Williams, on the other hand, argues that because he rightfully had possession of the rice planted on the Barry Place, he became free to do whatever he wanted with that rice, so long as he did not unfairly compete with RRI. Williams argues that because Koda Farms owns the trademark to Kokuho Rose, there is no way that he can compete with RRI or the joint venture of which RRI is a part.
* * * Trade secrets are property and rights therein are protected. * * * [*1269] * * * Certainly, while Williams was an officer and director of RRI, he occupied a trust relationship and owed a fiduciary duty to the corporation. This duty carries with it the obligation to return any private property of the corporation after termination of employment. Furthermore, this duty carries with it the obligation not to disclose or impinge upon any of the secret processes or business secrets of his former employer.
Labels and linguistics aside, our question is whether Williams disclosed any RRI owned formula or other like information to third parties. When Williams and the others acquired the rice planted on the Barry place, they become free to do with it as they chose, so long as they did not unfairly compete with RRI. Implicated here are fact questions and we have before us a record reflecting substantially conflicting evidence. We decline to disturb the Chancery Court's gross resolution of the matter.
B.During RRI's case-in-chief at the trial on the merits, Williams was questioned about the paragraph in his employment contract with RRI labeled "Nondisclosure Of Information Concerning Business." The lower court made a bench ruling in which it recognized that RRI was not trying to have the subject employment agreements construed as covenants not to compete, reasoning that there was nothing in RRI's prayer for relief seeking to restrain Williams from any type of competition, provided Williams did not use what RRI contended was material belonging to it.
In Williams' June 6, 1973, employment contract with RRI, Williams agreed that he would not
Certainly a corporation has the right to contract to prevent disclosure of information so long as such agreement is not overreaching. Indeed, such an agreement cannot be challenged as an unreasonable restraint of trade. . . . RRI had every right to enter in such an agreement with Williams.
However, the important question in our appellate setting is whether there is overwhelming evidence in the record supporting the allegation that Williams disclosed any type of information protected by such agreement to a third party. Further, an even more fundamental question is whether Williams had lawful possession of the rice in controversy. For if Williams had rightful possession of the rice, then he had nothing of RRI and it would be impossible for him to disclose any such information as a result of obtaining the rice.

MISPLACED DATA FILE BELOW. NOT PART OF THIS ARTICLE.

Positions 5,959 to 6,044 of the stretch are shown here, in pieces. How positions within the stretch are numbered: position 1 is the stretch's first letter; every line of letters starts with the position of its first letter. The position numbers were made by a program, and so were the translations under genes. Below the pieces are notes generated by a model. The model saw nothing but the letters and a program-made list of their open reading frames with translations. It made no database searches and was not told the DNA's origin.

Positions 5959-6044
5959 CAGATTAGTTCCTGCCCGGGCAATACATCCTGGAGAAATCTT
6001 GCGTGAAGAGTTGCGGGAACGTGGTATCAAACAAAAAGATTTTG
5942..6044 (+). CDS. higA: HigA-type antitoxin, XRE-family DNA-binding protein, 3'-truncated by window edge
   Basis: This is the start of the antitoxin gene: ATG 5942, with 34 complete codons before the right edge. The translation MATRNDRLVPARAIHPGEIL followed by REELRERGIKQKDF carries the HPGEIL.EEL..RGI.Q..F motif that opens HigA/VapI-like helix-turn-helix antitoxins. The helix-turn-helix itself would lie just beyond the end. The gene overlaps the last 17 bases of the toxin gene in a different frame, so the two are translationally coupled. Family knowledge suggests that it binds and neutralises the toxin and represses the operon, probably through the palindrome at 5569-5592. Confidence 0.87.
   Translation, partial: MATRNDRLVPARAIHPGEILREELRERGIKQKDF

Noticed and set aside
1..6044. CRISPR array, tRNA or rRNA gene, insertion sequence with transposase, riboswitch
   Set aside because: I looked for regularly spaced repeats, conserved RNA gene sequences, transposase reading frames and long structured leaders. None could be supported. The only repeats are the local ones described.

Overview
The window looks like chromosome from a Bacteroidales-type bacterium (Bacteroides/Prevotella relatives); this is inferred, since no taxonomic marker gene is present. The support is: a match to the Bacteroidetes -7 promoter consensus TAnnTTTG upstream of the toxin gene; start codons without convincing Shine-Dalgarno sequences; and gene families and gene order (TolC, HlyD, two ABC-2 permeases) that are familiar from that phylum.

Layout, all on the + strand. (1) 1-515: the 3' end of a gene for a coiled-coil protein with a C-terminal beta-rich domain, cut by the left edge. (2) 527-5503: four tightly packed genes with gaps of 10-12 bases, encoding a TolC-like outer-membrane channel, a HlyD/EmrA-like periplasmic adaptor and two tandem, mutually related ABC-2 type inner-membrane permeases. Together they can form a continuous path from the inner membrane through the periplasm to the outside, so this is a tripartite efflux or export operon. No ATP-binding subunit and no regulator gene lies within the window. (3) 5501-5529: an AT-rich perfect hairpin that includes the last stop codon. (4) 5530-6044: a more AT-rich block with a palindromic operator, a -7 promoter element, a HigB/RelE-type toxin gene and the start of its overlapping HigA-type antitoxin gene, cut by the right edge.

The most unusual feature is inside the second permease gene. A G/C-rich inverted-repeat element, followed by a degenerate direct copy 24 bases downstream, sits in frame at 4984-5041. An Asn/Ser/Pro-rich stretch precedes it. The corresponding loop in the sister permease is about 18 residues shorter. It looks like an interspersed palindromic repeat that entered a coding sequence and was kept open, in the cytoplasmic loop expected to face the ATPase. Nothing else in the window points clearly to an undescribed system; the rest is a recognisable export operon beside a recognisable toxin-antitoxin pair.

The Chancery Court appears to have been correct in focusing on the fundamental[*1270] question of whether the rice was wrongfully taken, for the question of disclosure of trade secrets pursuant to the contractual provision is not reached until it be shown Williams wrongfully acquired the property, or there was substantial evidence otherwise indicating that he disclosed trade secrets to third parties. Suffice it to say that the evidence supports neither of these contingencies.
RRI finally complains of the Chancery Court's awarding of damages upon dissolution of the preliminary injunction. These damages were assessed by reference to Defendants' attorneys fees and litigation expenses incurred in resisting the action and obtaining dissolution of the preliminary injunction.
RRI argues that the gravamen of this civil action was title to and ownership of certain rice varieties. As such, any other equitable relief in the form of injunctions flowed from and was dependent upon that issue of ownership, and the efforts of the Defendants' attorneys in defending the suit on its merits were addressed to that issue. Accordingly, the Defendants were not entitled to an award of attorneys fees for dissolution of the injunction, or so RRI argues. * * *
* * *If the relief sought is for an injunction alone, attorneys fees for dissolution must be allowed. However, where the prayer for injunction is ancillary to the main relief sought and the entire case is heard finally, and not separately on any preliminary motion to dissolve, attorneys fees should not be allowed. But, where the entire relief sought is controlled by the injunction, attorneys [*1271] fees are allowable, even though there is no preliminary motion to dissolve the injunction and the injunction is not dissolved until the final hearing on the merits.
All of this, upon reflection, only confuses the distinction between rights and remedies. RRI says the suit was about a matter of primary right, viz. title to and ownership of certain rice varieties. Williams and the other Defendants say the suit was for injunctive relief. Both are right. Properly understood, the rule is that, where injunctive relief is the primary remedy sought, fees and expense award follow dissolution of preliminary injunctive relief. And this is so wholly without regard to the nature of the primary right. The assignment of error is denied.
Walker, C.J., Roy Noble Lee, P.J.; Hawkins, P.J.; Dan M. Lee, Prather, Sullivan, Anderson and Griffin, JJ., concur.
1. [court's footnote 2] Shortly after Williams'
termination of employment with RRI, RRI filed a claim against him in the
Chancery Court of the Second Judicial District of Bolivar County, Mississippi.
This lawsuit was a charge by RRI that Williams had attempted to
purchase Kokuho Rose seed in March, 1983. The suit was ultimately
dismissed in consideration for which Williams transferred, quitclaimed
and delivered to RRI all of his right, title and interest in approximately
11,440 bushels of long grain rice and medium grain rice, including Kokuho
Rose type seed.